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Non-Verbal Violation Using Proxemics

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Non-verbal behavior is communication without the use of speech, instead it uses gestures, facial expression, proxemics, haptics, artifacts, body positions and unspoken understandings within a group of people. The expectancy violations is a communications theory that analyzes how people react and respond to violations of their social norms or expectations. The theory positions communication as an exchange of behaviors, where one person’s behavior can be used to violate another’s expectations. Non-verbal codes are not a written set of rules like in spoken or written language, they are culturally structured and informal. These rules or codes are learned throughout your lifetime and vary depending on culture. For example, when meeting someone in the United States it is learned that we shake hands, where in other countries they bow. If I was to travel China and upon meeting someone tried to shake their hand this would be a violation.

The person would expect me to bow and shaking hands would be out of their social norm. The nonverbal behavior I chose to violate was personal space also referred to as proxemics. For my violation I decided to walk closely behind a stranger, trying to stay about 3-5 inches behind them. Personal space is culturally constructed and is subject to change depending on the relationship between the two people and the context of the situation. Depending on the area’s population density the people within the community may have different or altered expectations for personal space. For example, China is densely populated, so the norm for personal space there is much smaller than in the USA. In the US we do not have as dense of a population and the people are accustomed to a larger personal space area. ”

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In the United States, for example, people tend to prefer an “arm’s length” distance from others during communication” (Neulip,2012, p. 287). Halls research stated in the text, says the distance category for personal space in public environment for two non-intimate people is 12 inches and beyond (Burgoon, 2010, p. 381). Taking Halls research into consideration, walking less than 4 inches behind someone as my experiment required is a major violation of public personal space. I decided to do my experiment on campus in the Union building. I walked around the halls until I found someone to test my violation on. I immediately felt uncomfortable as if I was doing something shameful or wrong. I started following less than one step behind my subject as they entered the building. Their initial reaction was to look and see who was behind them, most likely to see if they knew me.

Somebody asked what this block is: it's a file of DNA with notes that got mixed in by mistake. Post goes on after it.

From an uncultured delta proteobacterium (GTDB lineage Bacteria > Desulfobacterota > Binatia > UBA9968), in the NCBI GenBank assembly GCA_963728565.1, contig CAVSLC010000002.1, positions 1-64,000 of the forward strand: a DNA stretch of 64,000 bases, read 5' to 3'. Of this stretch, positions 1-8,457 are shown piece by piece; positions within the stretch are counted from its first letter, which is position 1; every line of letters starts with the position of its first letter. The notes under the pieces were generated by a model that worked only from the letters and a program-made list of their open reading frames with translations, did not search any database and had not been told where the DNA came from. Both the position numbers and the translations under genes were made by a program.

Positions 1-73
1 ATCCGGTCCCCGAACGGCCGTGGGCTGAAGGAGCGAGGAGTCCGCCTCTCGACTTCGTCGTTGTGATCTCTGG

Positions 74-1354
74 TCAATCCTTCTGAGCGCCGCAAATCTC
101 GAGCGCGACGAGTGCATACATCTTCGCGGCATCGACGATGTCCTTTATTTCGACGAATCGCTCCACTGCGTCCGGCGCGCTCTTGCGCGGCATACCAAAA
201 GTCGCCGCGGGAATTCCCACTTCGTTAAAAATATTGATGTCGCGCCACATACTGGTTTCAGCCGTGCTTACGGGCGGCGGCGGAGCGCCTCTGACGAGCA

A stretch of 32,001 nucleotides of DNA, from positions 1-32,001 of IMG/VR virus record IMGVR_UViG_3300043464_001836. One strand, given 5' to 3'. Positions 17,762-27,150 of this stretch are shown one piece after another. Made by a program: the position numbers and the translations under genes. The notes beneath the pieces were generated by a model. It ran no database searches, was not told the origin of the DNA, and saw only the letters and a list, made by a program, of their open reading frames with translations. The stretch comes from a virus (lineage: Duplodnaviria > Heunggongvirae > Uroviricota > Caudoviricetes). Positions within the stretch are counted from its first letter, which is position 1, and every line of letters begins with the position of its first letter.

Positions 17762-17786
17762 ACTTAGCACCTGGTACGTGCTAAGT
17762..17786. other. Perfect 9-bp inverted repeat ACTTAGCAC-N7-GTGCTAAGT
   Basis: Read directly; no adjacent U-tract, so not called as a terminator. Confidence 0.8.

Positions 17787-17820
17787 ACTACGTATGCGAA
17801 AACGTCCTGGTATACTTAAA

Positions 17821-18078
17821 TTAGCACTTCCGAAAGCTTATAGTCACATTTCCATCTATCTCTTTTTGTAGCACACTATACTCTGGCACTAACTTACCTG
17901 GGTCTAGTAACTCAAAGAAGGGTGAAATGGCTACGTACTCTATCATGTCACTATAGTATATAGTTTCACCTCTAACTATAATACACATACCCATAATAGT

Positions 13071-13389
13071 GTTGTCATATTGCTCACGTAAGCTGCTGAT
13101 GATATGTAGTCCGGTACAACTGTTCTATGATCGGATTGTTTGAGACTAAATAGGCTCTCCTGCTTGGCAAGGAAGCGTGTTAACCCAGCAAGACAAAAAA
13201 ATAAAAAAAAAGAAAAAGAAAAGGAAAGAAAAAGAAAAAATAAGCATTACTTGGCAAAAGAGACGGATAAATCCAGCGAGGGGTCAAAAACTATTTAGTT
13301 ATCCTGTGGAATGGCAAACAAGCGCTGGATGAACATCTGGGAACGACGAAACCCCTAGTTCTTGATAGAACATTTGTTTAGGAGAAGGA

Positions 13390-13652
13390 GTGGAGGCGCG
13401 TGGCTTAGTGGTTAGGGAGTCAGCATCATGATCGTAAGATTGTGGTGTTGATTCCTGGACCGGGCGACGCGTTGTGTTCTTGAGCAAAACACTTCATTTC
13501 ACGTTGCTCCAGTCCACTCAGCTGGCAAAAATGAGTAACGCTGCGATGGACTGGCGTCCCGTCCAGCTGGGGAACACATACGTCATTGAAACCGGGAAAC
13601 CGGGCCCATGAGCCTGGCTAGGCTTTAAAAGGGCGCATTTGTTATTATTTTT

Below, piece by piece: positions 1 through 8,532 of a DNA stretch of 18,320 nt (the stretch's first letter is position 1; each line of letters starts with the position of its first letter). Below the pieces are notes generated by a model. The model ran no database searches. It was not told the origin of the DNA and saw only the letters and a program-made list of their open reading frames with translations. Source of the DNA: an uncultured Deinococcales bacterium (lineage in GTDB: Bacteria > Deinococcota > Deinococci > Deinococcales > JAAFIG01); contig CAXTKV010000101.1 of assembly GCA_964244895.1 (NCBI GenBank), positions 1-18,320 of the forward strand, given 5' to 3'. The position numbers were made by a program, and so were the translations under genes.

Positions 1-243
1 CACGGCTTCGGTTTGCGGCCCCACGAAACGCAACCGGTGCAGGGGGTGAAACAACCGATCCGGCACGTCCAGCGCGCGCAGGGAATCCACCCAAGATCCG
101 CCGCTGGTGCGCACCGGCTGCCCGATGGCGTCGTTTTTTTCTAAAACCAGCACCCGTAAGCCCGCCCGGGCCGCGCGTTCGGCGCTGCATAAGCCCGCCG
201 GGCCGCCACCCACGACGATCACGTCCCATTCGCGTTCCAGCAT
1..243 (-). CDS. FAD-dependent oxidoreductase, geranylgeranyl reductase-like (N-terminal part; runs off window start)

After they glanced at me I could see their facial expression shift. They raised one eyebrow and their eyes slightly narrowed, but they turned back facing forward and continued walking. Their facial expression showed me that they were confused, they did not know who I was or why I was following them. Every few feet my subject would turn their head slightly, so they could see if I was still following closely behind. This signaled to me that they were uncomfortable with the situation, but they did not verbally express that. After about a minute the subject began to walk faster, so I adjusted my pace to keep up. The subject was obviously uncomfortable and was trying to remove themselves from the situation by ditching me.

The subject gripped their bag tightly with one hand and the other was shoved into their pocket. This was showing me that they felt threatened and anxious, they may have felt as if they were unsafe. At this point my subjects body language changed, they stood up straighter with their head pointed forward, and quickened their pace. Through the nonverbal cues I could tell they had no interest in finding out who I was or why I was walking so closely, instead they wanted to alleviate their discomfort and leave the interaction as quickly as possible. It is stated that “Although just about any part of the body can be used for communicating nonverbally, the face, hands, and arms are the primary kinesic channels through which nonverbal messages are sent” (Neulip, 2012, p. 290). I found this to be true, as those parts, primarily the hands and face were my biggest indicators of what my subject was trying to convey.

My subject never fully turned around to make eye contact with me or even attempted to speak to me, instead after about 5 minutes my subject headed in to a bathroom. Using non-verbal’s my subject never communicated discomfort, confusion and fear. From this violation of personal space in public I learned that being aware of nonverbal cues is important. I learned that people may not speak up even if they are uncomfortable. Being able to pick up on nonverbal cues and understand what they are trying to convey will make you a more culturally aware individual. It also showed me how much I rely on nonverbals personally in situations. Whether it be walking faster when I feel someone is too close to me or leaving an empty seat between me and another passenger on a bus. People regarding this code should always be aware of non-verbal cues and be as perceptive as possible.

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